The European Securities and Markets Authority (ESMA) has published a press release announcing that it has extended the temporary equivalence and recognition of UK central counterparties (CCPs).
The three UK CCPs are LCH Limited, ICE Clear Europe Limited, and LME Clear Limited. The extended recognition would take effect on the date following the UK’s exit from the EU, under a no-deal Brexit scenario.
European investors were worried about being cut off from Britain’s financial markets because all the other financial centers in Europe are smaller in size. In turn, the UK’s financial services sector is struggling to find a way to preserve the existing flow of trading after the nation leaves the EU.
As such, they welcomed the move as it would be vital to ensure continued access to clearing and settlement services for EEA firms and to avoid significant risk to financial stability.
ESMA initially said on February 18 that it would recognize the three central counterparties (CCPs) and one central securities depository (CSD) established in the UK. The pan-European regulator renewed its permission in April to make sure these entities are recognized in a possible cliff-edge Brexit.
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European investors worried and UK firms struggle
A recent agreement between the BOE and European Securities and Markets Authority (ESMA) also came as a relief to UK clearinghouses as they must decide whether to shift derivatives trades worth billions of euros from Britain. For instance, LCH, the LSE-controlled clearinghouse that processes around 90 percent of euro-denominated derivatives, will be outside the bloc’s legal system once Britain leaves the EU.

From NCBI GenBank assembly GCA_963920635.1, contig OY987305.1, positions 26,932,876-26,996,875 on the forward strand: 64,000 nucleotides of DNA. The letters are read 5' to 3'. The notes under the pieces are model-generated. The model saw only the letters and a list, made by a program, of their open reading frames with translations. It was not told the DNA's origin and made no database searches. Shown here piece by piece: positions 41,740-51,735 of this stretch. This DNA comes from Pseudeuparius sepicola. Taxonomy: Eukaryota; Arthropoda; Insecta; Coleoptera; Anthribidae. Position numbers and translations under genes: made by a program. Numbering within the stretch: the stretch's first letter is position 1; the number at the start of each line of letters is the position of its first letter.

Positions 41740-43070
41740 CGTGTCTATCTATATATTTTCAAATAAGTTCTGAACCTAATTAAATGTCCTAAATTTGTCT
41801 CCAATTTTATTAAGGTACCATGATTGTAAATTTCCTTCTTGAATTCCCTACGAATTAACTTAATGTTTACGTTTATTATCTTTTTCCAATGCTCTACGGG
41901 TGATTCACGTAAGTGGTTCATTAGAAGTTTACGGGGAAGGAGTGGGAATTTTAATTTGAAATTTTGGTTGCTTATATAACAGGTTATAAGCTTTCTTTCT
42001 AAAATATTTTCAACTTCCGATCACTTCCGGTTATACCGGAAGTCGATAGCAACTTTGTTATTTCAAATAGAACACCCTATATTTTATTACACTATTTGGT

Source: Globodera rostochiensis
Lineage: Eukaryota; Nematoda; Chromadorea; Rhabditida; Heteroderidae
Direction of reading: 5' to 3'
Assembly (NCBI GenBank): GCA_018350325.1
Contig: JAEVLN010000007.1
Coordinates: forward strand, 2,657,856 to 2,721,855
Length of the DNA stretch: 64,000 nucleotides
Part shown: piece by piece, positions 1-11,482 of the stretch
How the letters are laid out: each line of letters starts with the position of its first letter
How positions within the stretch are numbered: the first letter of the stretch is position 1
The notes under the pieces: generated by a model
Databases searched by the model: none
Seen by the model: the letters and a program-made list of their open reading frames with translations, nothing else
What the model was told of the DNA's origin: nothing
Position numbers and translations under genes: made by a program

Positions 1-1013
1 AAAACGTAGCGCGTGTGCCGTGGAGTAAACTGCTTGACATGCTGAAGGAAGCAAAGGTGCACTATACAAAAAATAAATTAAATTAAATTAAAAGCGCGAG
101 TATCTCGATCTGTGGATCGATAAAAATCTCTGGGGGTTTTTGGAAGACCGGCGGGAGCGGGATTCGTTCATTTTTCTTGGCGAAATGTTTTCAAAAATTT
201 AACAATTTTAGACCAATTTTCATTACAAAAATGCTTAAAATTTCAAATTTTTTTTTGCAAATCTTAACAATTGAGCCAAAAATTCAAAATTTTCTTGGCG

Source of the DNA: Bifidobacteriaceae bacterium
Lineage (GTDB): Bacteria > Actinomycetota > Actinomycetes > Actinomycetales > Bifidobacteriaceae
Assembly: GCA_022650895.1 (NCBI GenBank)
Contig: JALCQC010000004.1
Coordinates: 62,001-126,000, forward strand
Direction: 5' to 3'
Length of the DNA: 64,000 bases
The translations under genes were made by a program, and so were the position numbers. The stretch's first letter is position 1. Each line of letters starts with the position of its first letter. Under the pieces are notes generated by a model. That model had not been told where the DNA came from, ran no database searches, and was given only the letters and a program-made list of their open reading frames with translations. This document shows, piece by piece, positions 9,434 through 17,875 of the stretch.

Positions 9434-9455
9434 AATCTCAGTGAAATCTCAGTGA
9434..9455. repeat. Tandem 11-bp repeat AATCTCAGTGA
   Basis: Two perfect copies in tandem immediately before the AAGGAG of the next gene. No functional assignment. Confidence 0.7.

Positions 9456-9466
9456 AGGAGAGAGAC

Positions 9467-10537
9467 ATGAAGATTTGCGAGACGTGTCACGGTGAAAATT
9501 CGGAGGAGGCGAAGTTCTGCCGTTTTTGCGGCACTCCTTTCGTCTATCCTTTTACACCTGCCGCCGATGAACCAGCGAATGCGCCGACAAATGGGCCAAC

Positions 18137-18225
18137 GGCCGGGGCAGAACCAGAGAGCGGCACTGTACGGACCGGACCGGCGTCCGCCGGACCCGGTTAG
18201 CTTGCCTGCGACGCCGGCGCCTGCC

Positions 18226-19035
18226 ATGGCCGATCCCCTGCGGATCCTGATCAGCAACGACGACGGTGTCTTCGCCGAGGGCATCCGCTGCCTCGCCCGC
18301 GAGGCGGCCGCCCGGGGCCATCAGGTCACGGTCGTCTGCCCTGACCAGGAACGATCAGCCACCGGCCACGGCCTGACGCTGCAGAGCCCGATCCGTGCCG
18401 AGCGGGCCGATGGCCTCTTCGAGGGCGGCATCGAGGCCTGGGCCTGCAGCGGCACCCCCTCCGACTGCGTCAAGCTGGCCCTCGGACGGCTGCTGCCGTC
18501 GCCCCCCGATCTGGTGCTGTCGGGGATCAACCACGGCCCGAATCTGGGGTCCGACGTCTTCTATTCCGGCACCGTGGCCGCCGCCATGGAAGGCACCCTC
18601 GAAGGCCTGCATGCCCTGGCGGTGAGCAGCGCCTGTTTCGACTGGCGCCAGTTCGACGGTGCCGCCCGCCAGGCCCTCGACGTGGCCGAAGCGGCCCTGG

Without such an arrangement, clearinghouses may not get regulatory approvals, leading to operational problems such as European banks facing much higher capital charges when they use it to process their trades.
Meanwhile, the European regulators will make sure that important clearinghouses apply the bloc’s regulations and stick to policies applied by the European Central Bank.
The ESMA statement further reads:
“On 29 October 2019 the European Council took a decision in agreement with the United Kingdom to extend the period under Article 50(3) TEU. Furthermore, on 19 December 2019 the European Commission adopted Implementing Decision (EU) 2019/2211 amending Implementing Decision (EU) 2018/2031. As a result, Implementing Decision (EU) 2018/2031 is now set to expire one year after the date referred to in the second paragraph of Article 2 of that Decision. ESMA has consequently amended the recognition decisions for the three UK CCPs to extend them until this new expiry date.”